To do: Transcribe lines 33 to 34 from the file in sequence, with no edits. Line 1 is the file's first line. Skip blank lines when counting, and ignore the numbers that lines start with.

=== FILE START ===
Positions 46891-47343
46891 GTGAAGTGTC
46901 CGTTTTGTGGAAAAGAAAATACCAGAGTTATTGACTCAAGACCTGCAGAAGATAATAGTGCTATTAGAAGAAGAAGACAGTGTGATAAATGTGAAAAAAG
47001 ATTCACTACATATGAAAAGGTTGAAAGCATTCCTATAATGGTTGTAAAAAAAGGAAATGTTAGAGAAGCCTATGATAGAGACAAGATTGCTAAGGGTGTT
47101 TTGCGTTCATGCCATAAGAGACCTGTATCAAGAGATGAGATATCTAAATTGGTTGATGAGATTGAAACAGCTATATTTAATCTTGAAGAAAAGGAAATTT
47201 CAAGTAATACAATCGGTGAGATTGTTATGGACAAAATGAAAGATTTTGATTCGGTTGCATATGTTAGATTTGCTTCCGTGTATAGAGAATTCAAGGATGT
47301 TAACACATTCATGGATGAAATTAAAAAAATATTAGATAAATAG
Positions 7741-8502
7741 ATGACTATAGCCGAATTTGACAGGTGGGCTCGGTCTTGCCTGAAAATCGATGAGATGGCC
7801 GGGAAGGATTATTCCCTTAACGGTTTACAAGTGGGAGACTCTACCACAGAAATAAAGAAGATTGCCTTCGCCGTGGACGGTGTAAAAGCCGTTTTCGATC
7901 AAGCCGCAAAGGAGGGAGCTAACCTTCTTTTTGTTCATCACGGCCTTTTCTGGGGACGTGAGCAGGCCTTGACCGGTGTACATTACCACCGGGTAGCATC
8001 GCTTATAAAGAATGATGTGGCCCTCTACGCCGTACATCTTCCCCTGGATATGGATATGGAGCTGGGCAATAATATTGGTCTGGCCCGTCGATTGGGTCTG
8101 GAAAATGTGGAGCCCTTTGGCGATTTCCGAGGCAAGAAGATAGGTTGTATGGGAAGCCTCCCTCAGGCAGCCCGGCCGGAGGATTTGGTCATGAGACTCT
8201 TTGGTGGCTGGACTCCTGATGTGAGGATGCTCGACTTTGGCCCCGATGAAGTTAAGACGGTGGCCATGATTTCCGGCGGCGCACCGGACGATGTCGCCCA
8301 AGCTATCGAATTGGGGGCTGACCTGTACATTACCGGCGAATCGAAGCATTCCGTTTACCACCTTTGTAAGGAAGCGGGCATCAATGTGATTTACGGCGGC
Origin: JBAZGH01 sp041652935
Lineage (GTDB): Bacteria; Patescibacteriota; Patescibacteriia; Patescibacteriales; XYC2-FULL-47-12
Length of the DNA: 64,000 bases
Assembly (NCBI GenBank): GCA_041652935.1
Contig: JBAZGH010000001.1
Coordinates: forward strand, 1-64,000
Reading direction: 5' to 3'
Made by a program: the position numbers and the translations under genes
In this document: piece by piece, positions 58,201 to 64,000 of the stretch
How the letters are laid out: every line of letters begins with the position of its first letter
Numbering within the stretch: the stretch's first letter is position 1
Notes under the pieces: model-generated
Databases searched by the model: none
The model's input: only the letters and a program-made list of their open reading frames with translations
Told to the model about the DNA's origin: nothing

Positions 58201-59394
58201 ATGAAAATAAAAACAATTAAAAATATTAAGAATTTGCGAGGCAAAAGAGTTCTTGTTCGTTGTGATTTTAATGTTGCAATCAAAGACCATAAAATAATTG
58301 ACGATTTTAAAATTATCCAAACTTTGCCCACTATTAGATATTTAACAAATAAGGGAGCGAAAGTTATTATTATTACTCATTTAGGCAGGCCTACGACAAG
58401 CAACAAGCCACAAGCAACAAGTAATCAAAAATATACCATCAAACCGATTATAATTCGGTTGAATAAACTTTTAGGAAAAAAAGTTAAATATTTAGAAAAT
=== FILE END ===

58301 ACGATTTTAAAATTATCCAAACTTTGCCCACTATTAGATATTTAACAAATAAGGGAGCGAAAGTTATTATTATTACTCATTTAGGCAGGCCTACGACAAG
58401 CAACAAGCCACAAGCAACAAGTAATCAAAAATATACCATCAAACCGATTATAATTCGGTTGAATAAACTTTTAGGAAAAAAAGTTAAATATTTAGAAAAT